Chinese Ko

    Keywords: Theory

Elwyn Berlekamp and Yonghoan Kim use the expression Chinese Ko in their paper Where Is the “Thousand-Dollar Ko”?,[1] apparently to refer to a ko that can only be worth fighting when Chinese (area) scoring is in force.

The ko in question looks similar to this, where all stones except the marked stones are independently alive:

[Diagram]
Chinese ko  

With Japanese (territory) scoring, there are no points to be gained here: we expect Black to connect at k and White to connect at w or b. With area scoring, however, it turns out that it can be worth fighting this ko!


[Diagram]
Normal sente  

With area scoring, if Black is not komonstrous, then ​ W1 B2 ​ is sente, after which circle is a normal dame. ​ ​ ​ (With Japanese scoring, W1 is a tiny ko threat and B2 is the reply.)


[Diagram]
Black's alternative  

With area scoring, if

Black has "sufficiently many kothreats that" Black "can avoid filling" k "until after all dame are filled and White is forced to either pass or fill in a point of" White's "own territory while" k "remains empty and surrounded by Black", then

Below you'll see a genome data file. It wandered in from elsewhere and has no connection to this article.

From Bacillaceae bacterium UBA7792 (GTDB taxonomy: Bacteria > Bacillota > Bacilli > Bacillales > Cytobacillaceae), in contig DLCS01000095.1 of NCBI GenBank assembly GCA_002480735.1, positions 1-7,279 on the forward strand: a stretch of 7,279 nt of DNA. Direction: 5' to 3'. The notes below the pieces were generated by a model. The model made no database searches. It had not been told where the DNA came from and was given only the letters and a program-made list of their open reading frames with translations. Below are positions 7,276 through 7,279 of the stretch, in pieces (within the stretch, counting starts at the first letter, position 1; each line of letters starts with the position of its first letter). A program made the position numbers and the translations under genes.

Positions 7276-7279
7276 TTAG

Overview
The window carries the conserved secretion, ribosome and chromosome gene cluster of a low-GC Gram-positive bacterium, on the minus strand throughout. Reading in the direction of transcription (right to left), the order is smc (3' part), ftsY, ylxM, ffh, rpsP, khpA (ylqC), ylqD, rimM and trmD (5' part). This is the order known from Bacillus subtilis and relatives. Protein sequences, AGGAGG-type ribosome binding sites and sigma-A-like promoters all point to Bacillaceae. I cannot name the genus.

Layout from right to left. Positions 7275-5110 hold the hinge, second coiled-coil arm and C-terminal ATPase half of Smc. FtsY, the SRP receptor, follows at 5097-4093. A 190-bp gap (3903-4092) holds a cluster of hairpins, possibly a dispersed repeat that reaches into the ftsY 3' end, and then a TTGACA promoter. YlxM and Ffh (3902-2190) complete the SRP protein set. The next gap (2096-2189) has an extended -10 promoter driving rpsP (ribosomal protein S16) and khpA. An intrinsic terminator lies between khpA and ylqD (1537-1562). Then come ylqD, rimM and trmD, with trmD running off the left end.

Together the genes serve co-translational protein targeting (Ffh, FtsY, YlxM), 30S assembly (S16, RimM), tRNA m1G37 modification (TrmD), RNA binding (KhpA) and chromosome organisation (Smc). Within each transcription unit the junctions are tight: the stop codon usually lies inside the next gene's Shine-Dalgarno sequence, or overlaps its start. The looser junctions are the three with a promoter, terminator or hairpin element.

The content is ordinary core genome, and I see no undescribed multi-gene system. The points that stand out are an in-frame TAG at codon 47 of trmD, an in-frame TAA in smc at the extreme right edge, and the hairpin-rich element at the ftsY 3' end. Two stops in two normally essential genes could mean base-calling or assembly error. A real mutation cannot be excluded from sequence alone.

B1 W2 ​ is sente, after which Black gets k as if it was a one-sided dame for Black.

(The quotes are from page 216 of [1].)



References

[1] Where Is the “Thousand-Dollar Ko”?, Elwyn Berlekamp and Yonghoan Kim, Games of No Chance, MSRI Publications?, Volume 29, 1996, [ext] http://library.msri.org/books/Book29/files/kim.pdf .

This paper analyses four problems based on a minor variants of a position that appeared on the inside cover of Go World, issue 70. In each case, one assumes that the winner collects a prize of $1,000. If he wins by more than one point, he can keep the entire amount, but if he wins by only one point, he is required to pay the loser $1 per move. The problems require one to say how long the will game last in each case.

Chinese Ko last edited by RickyDemer on May 16, 2019 - 01:23
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